Chapter 3.2® - Example of Net Realizable Value less a Normal Profit Margin, Market equals = Net Realizable value or Market equals net realizable value minus a normal Profit Margin
Let’s consider an example where we lower the carrying value of inventory using the net realizable value less a normal profit margin method. Consider a sporting goods company owns shoes worth $13,500 at December 31st, 2009; these shoes have a selling value of $15,000. The estimated cost of bringing these shoes to its stores for resale is $300 and a normal profit margin is 20%. How do we determine “market” in such a case?
This pie graph shows a break down of the sales value of inventory less estimated costs of bringing the shoe inventory to stores & the net realizable value. A normal profit margin is deducted of the net realizable value to arrive at 'net realizable value less a normal profit margin.'
Let's consider 2 scenarios where in i) Market equals Net Realizable value and ii) Market equals net realizable value minus a normal profit margin.
i) Market equals = Net Realizable value
If market equals the net realizable value alone, then we see that with an original purchasing cost of $13,500, there will be a $1,200 gain reported on the income statement, in the form of reduced cost of goods sold ($13,500 - $14,700) because instead of reporting Cost of Goods Sold of $14,700 which is the market, we will recognize the original purchasing cost of $13,500 as COGS and deduct this from Net Sales. In 2011, when we record $13,500 as the cost of inventory (due to lower of cost or market with cost being lower at $13,500), we will realize a gain of $1,200 on the shoes inventory after deducting the cost of resale of $300.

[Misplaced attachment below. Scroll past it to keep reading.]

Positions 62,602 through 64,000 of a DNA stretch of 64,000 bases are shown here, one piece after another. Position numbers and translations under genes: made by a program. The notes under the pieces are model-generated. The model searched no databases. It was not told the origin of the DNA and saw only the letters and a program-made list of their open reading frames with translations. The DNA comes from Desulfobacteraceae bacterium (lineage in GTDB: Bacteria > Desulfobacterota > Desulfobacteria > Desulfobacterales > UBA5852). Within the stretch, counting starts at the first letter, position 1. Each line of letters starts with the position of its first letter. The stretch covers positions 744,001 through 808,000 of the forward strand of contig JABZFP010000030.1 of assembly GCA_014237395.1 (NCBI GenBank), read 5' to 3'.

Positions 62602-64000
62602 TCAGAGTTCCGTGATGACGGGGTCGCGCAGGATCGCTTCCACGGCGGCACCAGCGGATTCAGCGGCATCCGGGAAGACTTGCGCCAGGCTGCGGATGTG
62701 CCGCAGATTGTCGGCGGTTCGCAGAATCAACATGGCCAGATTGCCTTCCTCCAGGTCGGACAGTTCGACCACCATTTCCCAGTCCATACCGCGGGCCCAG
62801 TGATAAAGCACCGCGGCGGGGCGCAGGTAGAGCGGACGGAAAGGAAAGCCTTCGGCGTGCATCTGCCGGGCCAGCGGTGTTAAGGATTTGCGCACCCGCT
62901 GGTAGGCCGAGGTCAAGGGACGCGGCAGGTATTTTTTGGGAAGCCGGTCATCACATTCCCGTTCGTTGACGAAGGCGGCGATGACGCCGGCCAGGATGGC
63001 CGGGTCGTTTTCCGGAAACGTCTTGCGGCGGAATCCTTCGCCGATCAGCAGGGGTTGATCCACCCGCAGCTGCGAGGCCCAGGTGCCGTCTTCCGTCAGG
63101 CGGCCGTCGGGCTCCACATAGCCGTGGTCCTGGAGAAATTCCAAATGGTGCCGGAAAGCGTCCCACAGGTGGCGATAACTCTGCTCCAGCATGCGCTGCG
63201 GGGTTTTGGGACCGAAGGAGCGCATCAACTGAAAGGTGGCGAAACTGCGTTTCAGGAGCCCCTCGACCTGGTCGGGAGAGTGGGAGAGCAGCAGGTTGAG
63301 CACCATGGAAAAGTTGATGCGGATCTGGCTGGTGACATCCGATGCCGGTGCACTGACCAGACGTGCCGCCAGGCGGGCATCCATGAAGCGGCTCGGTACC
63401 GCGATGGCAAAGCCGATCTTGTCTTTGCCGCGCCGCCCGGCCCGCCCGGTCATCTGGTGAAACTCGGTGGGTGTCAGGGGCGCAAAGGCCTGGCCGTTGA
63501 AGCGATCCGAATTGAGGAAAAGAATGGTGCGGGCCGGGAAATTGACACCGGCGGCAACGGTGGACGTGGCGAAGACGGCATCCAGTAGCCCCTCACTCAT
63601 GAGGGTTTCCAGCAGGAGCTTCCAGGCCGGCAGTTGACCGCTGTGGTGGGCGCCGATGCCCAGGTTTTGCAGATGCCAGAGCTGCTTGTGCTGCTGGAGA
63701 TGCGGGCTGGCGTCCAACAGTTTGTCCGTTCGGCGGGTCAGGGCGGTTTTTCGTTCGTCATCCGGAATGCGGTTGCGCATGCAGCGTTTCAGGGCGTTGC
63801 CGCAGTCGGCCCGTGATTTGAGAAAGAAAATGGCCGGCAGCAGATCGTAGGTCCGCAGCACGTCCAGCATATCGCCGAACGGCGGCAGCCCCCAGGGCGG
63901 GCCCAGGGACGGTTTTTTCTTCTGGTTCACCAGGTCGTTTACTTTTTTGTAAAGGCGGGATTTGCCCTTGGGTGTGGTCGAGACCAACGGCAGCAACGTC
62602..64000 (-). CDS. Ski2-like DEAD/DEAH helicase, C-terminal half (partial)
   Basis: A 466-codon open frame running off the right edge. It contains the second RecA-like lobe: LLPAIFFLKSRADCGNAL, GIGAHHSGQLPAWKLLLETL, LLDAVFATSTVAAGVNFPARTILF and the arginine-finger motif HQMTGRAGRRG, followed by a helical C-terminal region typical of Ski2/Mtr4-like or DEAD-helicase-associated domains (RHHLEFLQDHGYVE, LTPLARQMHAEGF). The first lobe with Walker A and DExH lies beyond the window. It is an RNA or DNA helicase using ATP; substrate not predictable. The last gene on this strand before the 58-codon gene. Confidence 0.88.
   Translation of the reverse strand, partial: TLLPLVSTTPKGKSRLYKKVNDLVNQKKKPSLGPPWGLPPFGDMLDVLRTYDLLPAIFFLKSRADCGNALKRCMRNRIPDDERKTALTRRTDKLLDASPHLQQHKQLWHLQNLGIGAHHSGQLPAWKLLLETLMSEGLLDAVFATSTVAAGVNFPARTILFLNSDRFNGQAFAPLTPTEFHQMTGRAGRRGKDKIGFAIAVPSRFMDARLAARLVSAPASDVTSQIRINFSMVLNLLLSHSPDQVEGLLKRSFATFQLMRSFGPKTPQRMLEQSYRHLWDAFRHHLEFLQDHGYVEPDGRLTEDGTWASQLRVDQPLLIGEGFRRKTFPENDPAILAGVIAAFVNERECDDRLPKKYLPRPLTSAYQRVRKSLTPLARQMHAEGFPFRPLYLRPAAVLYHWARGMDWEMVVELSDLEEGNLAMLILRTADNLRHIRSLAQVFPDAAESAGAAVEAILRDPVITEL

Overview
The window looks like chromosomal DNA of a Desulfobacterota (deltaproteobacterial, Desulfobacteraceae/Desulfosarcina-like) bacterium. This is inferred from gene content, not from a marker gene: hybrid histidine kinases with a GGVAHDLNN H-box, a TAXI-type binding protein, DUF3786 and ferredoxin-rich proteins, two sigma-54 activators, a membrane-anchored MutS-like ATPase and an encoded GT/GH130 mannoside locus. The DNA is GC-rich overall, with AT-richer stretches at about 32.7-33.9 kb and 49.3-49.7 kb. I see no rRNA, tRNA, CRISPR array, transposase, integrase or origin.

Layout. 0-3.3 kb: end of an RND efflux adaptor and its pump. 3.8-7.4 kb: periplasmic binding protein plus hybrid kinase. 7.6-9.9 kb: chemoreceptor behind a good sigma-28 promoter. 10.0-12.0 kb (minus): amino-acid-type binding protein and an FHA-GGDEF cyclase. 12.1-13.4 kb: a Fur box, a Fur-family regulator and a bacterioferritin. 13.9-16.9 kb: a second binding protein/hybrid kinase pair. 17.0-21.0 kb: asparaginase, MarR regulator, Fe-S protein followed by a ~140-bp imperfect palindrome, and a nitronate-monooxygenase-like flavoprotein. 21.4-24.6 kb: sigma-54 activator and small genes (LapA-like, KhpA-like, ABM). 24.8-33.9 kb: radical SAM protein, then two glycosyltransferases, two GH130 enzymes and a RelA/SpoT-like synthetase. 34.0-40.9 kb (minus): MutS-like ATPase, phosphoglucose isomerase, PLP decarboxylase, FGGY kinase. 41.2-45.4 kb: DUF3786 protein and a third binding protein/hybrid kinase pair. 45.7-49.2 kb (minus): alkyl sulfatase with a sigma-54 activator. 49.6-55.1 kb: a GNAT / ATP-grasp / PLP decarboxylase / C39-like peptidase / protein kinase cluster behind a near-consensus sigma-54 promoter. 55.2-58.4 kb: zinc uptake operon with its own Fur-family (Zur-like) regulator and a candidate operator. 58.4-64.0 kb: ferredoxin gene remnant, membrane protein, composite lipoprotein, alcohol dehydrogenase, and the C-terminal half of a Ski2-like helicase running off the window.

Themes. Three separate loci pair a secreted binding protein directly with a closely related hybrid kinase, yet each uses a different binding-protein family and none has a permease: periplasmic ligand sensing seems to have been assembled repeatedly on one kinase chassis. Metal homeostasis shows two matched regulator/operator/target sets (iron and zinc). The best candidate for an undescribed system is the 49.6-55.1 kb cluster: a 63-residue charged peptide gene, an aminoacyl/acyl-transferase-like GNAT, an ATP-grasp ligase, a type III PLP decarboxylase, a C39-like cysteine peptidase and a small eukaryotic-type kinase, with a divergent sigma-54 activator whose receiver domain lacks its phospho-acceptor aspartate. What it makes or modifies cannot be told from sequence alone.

ii) Market equals = Net Realizable Value minus a Normal Profit Margin
In the second example where market equals the net realizable value minus a profit margin, there will be a $300 loss reported on the income statement in 2010 because we are using the lower of cost ($13,500) or market ($13,200), thus we are using the market. Notice however that we benefit in 2011 because when subtracting this $13,200 market from revenue, we derive a profit of $1,500. If we had used the higher cost of $13,500, we would be short $300 profit because the calculations would look like: